You may think that’s not very helpful, but the problem is, if he tells you what to do and there is a problem it can come back on him – you only options are to get someone in who knows the regulations or research them yourself.

Your next problem

If the step leaves you no alternative apart from installing a ramp, you not only have to comply with approved document Part M – Access to and use of buildings you may also have to comply to Part K – Protection from falling, collision and impact, and Part C – Site preparation and resistance to contaminates and moisture

Good luck and happy reading

TIP: Whenever possible treat disabled access as part of a landscaping project rather than a building project. rather than having a ramp and all the problems it creates if you can have a longer gradual slope shallower than a 1:20 gradient it is classed as a sloped approach rather than a ramp – Part M still applies but is far easier to comply to.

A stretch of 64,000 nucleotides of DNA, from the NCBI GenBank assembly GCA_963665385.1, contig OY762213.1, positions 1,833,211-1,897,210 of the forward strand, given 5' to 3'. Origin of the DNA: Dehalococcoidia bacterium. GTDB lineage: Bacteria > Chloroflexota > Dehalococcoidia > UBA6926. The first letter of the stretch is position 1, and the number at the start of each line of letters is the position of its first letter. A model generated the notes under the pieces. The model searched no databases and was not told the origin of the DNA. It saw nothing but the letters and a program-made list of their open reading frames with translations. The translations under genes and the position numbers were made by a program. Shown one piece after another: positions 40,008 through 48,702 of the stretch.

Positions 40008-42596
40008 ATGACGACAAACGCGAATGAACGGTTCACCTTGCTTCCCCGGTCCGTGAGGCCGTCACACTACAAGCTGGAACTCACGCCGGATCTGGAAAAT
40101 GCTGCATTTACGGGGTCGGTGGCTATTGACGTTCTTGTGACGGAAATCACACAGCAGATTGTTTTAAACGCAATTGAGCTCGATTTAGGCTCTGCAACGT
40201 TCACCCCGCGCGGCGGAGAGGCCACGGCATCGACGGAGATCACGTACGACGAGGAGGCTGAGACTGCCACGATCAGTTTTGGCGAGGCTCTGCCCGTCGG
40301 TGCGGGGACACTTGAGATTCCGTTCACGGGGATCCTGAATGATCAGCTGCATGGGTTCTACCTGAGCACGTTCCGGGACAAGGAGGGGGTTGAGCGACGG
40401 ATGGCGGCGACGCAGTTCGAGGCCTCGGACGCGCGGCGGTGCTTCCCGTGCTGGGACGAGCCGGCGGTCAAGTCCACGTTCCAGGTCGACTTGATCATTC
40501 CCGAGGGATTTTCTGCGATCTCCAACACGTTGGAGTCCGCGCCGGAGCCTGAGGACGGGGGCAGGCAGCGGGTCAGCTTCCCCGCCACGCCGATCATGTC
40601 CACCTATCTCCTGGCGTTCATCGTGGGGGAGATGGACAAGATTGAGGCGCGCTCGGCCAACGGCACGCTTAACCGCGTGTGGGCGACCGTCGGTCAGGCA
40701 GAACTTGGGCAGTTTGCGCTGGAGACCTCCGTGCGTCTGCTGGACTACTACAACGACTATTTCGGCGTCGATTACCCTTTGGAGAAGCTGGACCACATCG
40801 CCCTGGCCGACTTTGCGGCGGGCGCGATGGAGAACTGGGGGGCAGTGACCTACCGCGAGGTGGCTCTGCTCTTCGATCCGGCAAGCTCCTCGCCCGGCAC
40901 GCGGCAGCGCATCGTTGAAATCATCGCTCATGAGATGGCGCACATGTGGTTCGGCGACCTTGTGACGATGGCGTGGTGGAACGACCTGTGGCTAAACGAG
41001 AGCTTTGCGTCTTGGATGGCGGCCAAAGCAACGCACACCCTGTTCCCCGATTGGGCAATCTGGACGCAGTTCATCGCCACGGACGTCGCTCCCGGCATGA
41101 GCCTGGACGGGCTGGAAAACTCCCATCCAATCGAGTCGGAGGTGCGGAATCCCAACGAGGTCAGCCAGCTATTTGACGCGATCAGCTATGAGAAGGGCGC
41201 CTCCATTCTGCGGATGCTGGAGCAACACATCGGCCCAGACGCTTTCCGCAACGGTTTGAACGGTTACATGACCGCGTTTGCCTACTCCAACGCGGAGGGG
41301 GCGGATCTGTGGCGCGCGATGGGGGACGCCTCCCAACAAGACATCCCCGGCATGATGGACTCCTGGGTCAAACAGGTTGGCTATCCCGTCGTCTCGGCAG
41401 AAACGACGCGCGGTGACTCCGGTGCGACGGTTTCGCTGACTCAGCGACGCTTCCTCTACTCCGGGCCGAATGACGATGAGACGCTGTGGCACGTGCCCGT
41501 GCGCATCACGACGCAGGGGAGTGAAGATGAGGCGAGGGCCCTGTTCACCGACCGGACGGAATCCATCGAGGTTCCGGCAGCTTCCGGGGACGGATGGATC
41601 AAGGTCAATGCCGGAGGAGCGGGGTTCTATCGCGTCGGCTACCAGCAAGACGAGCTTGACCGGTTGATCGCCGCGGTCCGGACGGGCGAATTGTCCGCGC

Building Regulations for Wheelchair Ramps on Existing Buildings

You thought the part about disabled access on new builds was complicated, this is even worse.

The 1st thing you have to consider is what are you doing?

Are you just updating, modifying, extending an existing building or are you making a material change of use of the building

If you are making a material change of use you them need to determine what is the purpose for which or the circumstances in which a building is used?

These are;
(a) the building is used as a dwelling, where previously it was not;
(b) the building contains a flat, where previously it did not;
(c) the building is used as an hotel or a boarding house, where previously it was not;
(d) the building is used as an institution, where previously it was not;
(e) the building is used as a public building, where previously it was not;
(f) the building is not a building described in classes 1 to 6 in Schedule 2, where previously it was;
(g) the building, which contains at least one dwelling, contains a greater or lesser number of dwellings than it did previously;
(h) the building contains a room for residential purposes, where previously it did not;